We have adapted the algorithmic tools developed during the Kepler mission to vet the quality of transit-like signals for use on the K2 mission data. We packaged them into an open-source, fully-automated vetting package called DAVE (Discovery and Vetting of Exoplanets). Using four of the publically available K2 lightcurves (K2SC (Aigrain et al. 2015), EVEREST (Luger et al. 2017), K2SFF (Vanderberg et al. 2014), and PDC (Smith et al. 2012)) we produced a uniformly-vetted catalog of the reported, candidate transit signals from the K2 data which are publicly available at the NASA Exoplanet Archive. Our analysis identifies more than 80 new false positives, effectively doubling the overall number of reported astrophysical signals mimicking planetary transits in K2 data. Most of the targets listed as false positives in our catalog show prominent secondary eclipses, transit depths suggesting a stellar companion instead of a planet, or significant photo-center shifts during transit. We will describe the tests performed by the DAVE pipeline and how to access the public code. This research is based on data collected by the K2 mission. Funding for the K2 mission is provided by the NASA Science Mission directorate.This work was made possible because of funding by K2 Guest Observer Grants (NNX16AE74G). We thank the NASA Exoplanet Archive for hosting the K2 candidates and false positives, and the Mikulski Archive for Space Telescopes for hosting the K2 data products and K2 high-level science light curves.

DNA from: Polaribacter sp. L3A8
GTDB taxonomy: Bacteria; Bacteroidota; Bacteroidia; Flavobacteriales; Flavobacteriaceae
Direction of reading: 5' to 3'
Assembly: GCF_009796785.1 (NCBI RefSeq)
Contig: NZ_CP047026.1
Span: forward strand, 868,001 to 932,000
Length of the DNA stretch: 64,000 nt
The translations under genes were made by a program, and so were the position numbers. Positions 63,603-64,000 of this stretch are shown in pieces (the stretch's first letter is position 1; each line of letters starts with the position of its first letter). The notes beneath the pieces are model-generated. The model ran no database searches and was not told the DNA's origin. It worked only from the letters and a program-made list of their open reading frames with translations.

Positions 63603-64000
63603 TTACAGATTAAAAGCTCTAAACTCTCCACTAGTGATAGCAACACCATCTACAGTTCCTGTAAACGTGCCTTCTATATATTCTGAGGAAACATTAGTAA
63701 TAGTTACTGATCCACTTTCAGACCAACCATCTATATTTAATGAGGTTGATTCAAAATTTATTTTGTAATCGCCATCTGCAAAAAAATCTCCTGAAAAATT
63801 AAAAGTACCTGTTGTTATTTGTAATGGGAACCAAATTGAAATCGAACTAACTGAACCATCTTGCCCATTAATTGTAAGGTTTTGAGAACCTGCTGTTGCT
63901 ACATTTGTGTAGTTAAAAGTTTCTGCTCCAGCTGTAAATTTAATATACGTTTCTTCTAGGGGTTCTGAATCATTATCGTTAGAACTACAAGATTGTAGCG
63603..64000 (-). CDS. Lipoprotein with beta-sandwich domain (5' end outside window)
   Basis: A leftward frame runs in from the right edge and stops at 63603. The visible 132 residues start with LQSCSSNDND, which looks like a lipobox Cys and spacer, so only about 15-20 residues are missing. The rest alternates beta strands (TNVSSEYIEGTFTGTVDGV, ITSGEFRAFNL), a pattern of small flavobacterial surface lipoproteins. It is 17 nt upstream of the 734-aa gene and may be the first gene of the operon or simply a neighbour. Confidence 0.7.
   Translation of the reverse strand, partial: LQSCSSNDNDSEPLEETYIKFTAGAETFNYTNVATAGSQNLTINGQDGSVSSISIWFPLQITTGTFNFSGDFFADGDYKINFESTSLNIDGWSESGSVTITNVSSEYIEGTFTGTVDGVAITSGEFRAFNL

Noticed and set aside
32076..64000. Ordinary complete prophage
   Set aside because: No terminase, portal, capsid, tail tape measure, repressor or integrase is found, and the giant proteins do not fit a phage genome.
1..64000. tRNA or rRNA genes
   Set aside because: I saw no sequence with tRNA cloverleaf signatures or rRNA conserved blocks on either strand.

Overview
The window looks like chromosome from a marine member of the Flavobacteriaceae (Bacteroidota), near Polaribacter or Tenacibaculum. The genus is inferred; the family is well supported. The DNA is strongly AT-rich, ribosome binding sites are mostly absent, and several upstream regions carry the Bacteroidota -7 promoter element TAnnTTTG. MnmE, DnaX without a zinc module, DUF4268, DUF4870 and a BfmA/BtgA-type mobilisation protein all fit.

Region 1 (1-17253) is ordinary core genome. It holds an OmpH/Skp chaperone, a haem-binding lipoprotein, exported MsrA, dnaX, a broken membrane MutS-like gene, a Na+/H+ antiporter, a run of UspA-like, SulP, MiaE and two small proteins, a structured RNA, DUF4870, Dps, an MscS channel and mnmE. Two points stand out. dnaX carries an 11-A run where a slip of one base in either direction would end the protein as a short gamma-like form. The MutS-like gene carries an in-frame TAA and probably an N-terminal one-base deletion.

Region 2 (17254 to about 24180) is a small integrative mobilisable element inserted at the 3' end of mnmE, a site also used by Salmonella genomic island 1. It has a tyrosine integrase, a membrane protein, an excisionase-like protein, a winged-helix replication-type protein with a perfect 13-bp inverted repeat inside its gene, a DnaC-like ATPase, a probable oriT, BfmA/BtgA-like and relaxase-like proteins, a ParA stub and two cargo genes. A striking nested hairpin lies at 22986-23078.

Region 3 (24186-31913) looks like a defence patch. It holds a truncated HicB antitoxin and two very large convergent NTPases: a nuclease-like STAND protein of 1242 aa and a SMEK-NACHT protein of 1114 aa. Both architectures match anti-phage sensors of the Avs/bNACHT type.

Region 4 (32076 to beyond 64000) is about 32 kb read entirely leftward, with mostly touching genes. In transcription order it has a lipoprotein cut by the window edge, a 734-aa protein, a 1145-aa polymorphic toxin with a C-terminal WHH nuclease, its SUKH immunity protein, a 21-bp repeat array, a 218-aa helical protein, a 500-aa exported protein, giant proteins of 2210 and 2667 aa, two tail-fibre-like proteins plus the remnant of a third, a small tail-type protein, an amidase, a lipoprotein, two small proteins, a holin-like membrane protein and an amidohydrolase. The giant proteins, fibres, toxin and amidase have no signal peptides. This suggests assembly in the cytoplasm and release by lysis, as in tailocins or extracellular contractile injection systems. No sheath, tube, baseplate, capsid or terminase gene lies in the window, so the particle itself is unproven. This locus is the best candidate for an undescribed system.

American Astronomical Society Meeting Abstracts #233
- Pub Date:
- January 2019